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Viral infections and antiviral responses have been linked to several metabolic diseases, including Reye's syndrome, which is aspirin-induced hepatotoxicity in the context of a viral infection. We identify an interferon regulatory factor 3 (IRF3)–dependent but type I interferon–independent pathway that strongly inhibits the expression of retinoid X receptor α (RXRα) and suppresses the induction of its downstream target genes, including those involved in hepatic detoxification. Activation of IRF3 by viral infection in vivo greatly enhances bile acid– and aspirin-induced hepatotoxicity. Our results provide a critical link between the innate immune response and host metabolism, identifying IRF3-mediated down-regulation of RXRα as a molecular mechanism for pathogen-associated metabolic diseases.
There is growing evidence that viral infections contribute to the induction or progression of metabolic diseases, potentially through inflammation and other unknown mechanisms. Viral infections have been linked to defects in cholesterol metabolism (1), such as atherosclerosis, and liver metabolism of drugs, as in Reye's syndrome (2), as well as bone metabolism defects, skin eruptions, and diabetes (3–6). There is also evidence that maternal viral infections can lead to the maternal immune system affecting embryonic development, as seen in TORCH infections (7).
A common mechanism in the development of metabolic disorders is the alteration of gene expression controlled by nuclear hormone receptors. Members of this family function as transcriptional regulators of metabolic pathways in multiple cell types. Retinoic X receptors (RXRs) play a uniquely important role in metabolism because of their ability to form heterodimers with many different nuclear receptors, including peroxisome proliferator–activated receptors (PPARs) liver X receptor (LXR), farnesoid X receptor (FXR), vitamin D receptor (VDR), thyroid hormone receptor, pregnane X receptor (PXR), and constitutive androstane receptor (8–17). Thus, any signal that alters RXR function or expression has the potential to affect multiple different metabolic programs. A range of intermediates or end products of metabolic pathways, including bile acids, fatty acids, oxysterols, and steroids, have been shown to regulate gene expression through direct binding to RXR hetrodimeric receptors (11–13, 18–26). Two different RXR heterodimer partners, constitutive androstane receptor and PXR, are activated by xenobiotics and participate in hepatic detoxification pathways. Studies using knockout mice have confirmed that these proteins are essential for proper steroid, drug, and xenobiotic metabolism (18, 23–25, 27). Challenging these mice with xenobiotics or toxic bile acids leads to fatty degeneration, acute liver failure, and death.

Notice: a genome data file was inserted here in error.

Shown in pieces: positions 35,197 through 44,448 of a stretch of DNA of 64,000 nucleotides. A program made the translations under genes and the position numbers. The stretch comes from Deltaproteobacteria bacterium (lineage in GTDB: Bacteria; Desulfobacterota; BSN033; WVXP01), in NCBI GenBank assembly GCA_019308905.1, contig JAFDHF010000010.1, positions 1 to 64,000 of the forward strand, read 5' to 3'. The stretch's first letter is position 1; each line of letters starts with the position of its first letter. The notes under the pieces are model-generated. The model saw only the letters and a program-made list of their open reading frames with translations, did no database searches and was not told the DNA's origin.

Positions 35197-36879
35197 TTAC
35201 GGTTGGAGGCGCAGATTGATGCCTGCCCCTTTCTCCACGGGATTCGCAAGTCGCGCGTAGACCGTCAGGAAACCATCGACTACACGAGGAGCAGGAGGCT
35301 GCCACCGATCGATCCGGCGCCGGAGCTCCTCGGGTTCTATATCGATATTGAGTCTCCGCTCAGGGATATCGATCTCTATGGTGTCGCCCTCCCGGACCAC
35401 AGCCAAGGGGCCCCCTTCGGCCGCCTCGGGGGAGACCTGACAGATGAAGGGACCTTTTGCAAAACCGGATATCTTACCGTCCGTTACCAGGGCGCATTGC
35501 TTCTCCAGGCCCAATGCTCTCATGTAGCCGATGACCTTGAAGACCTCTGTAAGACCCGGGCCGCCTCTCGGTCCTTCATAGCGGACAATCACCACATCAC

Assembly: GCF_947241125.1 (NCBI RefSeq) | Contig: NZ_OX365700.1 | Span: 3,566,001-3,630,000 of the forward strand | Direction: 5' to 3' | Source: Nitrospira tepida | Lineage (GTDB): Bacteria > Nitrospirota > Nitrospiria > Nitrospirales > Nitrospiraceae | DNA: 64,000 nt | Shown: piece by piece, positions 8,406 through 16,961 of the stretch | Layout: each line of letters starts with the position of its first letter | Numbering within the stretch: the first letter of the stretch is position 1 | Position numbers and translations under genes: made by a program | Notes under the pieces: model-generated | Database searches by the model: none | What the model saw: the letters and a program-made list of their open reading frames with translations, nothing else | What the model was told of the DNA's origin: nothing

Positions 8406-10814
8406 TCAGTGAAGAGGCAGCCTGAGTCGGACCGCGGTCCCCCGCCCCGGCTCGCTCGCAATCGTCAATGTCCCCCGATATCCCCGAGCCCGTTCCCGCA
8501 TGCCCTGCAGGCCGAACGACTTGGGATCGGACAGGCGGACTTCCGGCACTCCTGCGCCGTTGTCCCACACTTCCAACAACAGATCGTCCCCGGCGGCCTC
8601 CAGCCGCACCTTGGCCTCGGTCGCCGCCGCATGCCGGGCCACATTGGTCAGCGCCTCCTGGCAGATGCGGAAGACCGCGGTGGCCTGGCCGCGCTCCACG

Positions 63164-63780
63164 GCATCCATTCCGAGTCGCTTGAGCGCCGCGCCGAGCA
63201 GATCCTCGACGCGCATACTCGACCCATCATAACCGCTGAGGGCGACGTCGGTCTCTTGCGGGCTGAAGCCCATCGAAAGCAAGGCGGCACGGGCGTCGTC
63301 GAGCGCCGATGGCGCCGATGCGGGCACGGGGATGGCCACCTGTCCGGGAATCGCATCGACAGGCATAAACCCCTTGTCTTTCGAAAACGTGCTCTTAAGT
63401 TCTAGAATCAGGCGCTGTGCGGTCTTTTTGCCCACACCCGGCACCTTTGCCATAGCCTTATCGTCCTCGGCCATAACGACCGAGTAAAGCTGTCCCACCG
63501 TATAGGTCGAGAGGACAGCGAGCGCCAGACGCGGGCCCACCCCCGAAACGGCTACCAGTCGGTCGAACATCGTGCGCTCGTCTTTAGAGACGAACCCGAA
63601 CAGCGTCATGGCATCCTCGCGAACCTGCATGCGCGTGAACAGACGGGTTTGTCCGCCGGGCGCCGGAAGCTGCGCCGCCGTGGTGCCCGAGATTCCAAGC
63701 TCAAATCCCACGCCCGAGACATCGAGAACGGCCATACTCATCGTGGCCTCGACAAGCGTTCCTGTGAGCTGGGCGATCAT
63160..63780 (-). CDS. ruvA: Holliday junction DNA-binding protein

Previous work has pointed to the existence of cross talk between nuclear receptor signaling and the innate immune response. Induction of acute phase response by treating mice with LPS has been associated with the down-regulation of certain nuclear receptors in the liver, including RXR (28–30). Recently, the induction of an antiviral immune response in macrophages has been shown to inhibit LXR/RXR function and cholesterol efflux, suggesting a possible mechanism for viral-induced foam cell formation in atherosclerosis (31). Although the precise mechanisms whereby bacterial or viral infections inhibit nuclear receptor function are unknown, experiments on LXR have implicated IFN regulatory factor 3 (IRF3) (31).